Reducing the cost of the optical encoders, in turn, would reduce the cost of the printers. Mass market products such as printers are extremely cost-sensitive. Reducing the cost by a few pennies might seem trivial, but it can have a significant impact on the profitability of a printer manufacturer, especially a printer manufacturer selling millions of printers per year.
It would be desirable to detect relative motion of a target in an optical encoder without the use of a patterned target.
Systematically patterned targets are not needed by the present invention, which exploits natural surface features on a target of a machine. According to one aspect of the present invention, natural surface features of the target are imaged by a photosensor array. The photosensor array generates a sequence of data frames of the imaged areas; and the data frames of the imaged areas are processed to detect a relative movement of the target.
Other aspects and advantages of the present invention will become apparent from the following detailed description, taken in conjunction with the accompanying drawings, illustrating by way of example the principles of the present invention.
FIG. 1 is a block diagram of a printer including rotary and linear optical encode according to the present invention;
FIG. 2 is an illustration of the rotary optical encoder shown in FIG. 1;
FIG. 3 is a block diagram of an integrated photosensor array and a processor of an optical encoder according to the present invention;
FIGS. 4a and 4 b are illustrations of an output signal and a correlation signal generated by the processor shown in FIG. 3;
FIG. 5 is a generalized method of performing relative movement detection in accordance with the present invention;
FIG. 6 is an illustration of a linear optical encoder according to the present invention;
FIGS. 7 and 8 are alternative embodiments of the optical encoders according to the present invention;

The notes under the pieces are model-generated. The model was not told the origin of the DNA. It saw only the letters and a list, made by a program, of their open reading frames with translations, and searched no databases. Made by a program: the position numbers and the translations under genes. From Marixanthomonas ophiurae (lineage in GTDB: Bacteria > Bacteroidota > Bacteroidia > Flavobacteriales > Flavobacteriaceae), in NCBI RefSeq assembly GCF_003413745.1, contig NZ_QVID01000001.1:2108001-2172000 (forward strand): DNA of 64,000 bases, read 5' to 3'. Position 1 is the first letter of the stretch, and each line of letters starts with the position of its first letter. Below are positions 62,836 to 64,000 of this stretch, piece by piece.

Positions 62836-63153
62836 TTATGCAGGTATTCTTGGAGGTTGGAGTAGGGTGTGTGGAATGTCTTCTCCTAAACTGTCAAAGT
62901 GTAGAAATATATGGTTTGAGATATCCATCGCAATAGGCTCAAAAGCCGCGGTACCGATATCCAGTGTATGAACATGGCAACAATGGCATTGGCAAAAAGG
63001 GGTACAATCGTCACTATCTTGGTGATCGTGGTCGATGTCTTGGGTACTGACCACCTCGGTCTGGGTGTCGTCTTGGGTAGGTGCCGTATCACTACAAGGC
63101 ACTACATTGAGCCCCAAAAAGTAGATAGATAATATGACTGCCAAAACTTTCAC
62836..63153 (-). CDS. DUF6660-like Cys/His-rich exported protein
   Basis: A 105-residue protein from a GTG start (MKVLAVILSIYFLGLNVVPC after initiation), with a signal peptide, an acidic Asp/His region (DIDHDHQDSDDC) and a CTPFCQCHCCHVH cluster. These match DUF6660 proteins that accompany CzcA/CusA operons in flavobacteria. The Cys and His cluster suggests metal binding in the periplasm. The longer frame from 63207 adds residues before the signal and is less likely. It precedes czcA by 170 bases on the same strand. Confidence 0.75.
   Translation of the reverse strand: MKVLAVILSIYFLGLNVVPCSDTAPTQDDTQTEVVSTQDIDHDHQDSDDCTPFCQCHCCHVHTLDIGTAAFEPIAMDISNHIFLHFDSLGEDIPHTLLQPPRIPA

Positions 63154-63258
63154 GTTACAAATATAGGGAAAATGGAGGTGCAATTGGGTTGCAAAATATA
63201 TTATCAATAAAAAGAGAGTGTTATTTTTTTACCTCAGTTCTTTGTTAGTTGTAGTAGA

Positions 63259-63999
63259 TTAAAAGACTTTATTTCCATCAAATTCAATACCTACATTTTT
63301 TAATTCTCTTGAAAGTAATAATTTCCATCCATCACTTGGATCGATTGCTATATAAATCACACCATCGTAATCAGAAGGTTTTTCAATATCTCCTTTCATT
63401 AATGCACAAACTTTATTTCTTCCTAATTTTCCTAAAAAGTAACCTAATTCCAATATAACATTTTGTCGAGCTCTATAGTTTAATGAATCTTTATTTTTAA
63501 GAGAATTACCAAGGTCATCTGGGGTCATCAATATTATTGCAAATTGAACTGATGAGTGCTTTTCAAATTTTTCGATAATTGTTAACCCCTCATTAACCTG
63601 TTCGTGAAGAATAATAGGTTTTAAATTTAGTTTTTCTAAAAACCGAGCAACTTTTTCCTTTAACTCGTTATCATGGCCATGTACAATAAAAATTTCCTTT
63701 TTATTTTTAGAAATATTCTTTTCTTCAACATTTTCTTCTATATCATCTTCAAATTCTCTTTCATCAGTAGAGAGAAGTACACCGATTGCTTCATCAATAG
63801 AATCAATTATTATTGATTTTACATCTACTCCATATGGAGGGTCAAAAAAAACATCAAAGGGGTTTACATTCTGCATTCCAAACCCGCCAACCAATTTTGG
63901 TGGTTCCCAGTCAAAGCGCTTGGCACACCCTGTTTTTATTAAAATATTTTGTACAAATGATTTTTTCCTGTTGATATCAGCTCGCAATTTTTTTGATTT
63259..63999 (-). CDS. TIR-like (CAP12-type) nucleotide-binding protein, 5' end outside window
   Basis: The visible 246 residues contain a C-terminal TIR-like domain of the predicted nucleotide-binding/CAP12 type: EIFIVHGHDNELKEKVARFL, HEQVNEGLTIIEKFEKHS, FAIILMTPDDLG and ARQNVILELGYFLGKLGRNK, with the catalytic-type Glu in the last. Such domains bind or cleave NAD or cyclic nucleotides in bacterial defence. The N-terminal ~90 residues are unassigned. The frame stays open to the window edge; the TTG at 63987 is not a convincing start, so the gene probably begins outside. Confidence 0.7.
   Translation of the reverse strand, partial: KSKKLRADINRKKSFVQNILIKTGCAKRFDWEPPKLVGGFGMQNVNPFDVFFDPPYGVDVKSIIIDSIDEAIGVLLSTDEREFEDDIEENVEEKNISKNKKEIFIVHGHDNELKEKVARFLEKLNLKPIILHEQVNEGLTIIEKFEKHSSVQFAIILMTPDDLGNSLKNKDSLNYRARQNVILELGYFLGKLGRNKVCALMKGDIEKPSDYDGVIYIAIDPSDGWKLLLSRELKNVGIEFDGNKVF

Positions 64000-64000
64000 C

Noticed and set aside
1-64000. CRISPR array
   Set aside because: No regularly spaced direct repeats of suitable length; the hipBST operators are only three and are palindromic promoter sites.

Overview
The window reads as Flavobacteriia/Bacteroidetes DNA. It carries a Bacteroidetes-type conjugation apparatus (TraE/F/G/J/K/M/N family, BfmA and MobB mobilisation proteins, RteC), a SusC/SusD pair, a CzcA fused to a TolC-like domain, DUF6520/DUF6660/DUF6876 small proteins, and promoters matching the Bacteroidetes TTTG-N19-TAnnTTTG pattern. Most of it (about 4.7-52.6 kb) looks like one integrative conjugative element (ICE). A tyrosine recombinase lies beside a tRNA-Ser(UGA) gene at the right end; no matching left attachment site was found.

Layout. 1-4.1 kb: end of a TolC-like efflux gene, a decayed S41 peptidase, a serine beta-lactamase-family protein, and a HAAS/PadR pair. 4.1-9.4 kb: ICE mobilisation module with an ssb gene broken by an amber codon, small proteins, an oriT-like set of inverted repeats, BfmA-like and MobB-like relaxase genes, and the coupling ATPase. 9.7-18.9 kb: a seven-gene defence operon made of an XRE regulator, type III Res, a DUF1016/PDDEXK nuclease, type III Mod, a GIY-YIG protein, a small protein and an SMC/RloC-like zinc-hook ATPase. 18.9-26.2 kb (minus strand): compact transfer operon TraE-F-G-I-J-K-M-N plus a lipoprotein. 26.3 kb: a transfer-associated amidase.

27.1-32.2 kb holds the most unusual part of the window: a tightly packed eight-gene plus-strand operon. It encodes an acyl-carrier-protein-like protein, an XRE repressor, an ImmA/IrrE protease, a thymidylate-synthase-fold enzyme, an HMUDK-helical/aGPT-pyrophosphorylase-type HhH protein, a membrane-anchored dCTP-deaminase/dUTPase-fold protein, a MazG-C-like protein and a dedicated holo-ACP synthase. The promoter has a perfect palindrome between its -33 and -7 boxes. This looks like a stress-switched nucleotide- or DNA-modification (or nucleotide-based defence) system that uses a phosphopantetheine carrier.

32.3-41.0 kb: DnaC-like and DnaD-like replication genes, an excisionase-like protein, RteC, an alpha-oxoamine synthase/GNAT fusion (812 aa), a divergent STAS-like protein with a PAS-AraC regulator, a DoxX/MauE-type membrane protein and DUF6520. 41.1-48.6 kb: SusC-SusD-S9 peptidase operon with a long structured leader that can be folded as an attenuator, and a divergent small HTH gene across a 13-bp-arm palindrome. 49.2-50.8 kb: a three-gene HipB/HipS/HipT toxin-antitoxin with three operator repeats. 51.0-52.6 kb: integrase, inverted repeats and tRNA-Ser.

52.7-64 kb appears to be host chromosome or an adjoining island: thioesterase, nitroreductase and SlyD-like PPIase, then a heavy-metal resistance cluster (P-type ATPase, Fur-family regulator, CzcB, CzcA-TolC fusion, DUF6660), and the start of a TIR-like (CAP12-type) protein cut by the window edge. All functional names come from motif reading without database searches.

FIG. 9 is a flowchart of a method of performing velocity detection in accordance with the present invention; and
FIG. 10 is a flowchart of a method of performing an absolute measurement in accordance with the present invention.
As shown in the drawings for purposes of illustration, the present invention is embodied in an optical encoder associated with a printer. The encoder generates a signal that provides information about relative movement (e.g., relative motion, relative displacement) of a target within the printer, but it provides the information without the use of a patterned target (e.g., a patterned encoder wheel, a patterned encoder strip). Not using the patterned target improves the robustness of the encoder. It also simplifies the manufacture and assembly of the encoder, reduces the cost of labor and material, and, consequently, reduces the cost of the printer.
FIG. 1 shows a printer 10 including a shaft 12, a motor 14 (and gear train) and a controller 16 for the motor 14. During operation of the printer 10, the motor 14 rotates the shaft 12 under control of the controller 16. The shaft 12, in turn, drives a roller (not shown), which feeds sheets of paper through the printer 10. The controller 16 uses feedback information to control the roller rotation position and angular rate and, therefore, the sheet at a desired position and feed rate. The feedback information includes angular position and rate of the shaft 12 and, therefore, the roller and the sheet.
As the sheet is being fed through the printer 10, a print head 18 is moved across the sheet by a second motor 20 (and gear train) and linkage 22 (e.g., a belt drive). The second motor 20 is also controlled by the controller 16. The controller 16 uses feedback information such as linear rate of the print head 18 to control the second motor 20.
A rotary optical encoder 24 and a linear optical encoder 26 provide the feedback information to the controller 16. The rotary encoder 24 does not include a systematically patterned encoder wheel, and the linear encoder 26 does not include a systematically patterned encoder strip. Instead of using a systematically patterned encoder wheel, the rotary encoder 24 utilizes natural surface features on a disc 28 coupled to the shaft 12. Instead of using a systematically patterned encoder strip, the linear encoder 26 utilizes natural surface features on a fixed member 30 that is parallel to the motion of the print head 18. The fixed member 30 could be, for example, a strip or wall of the printer 10.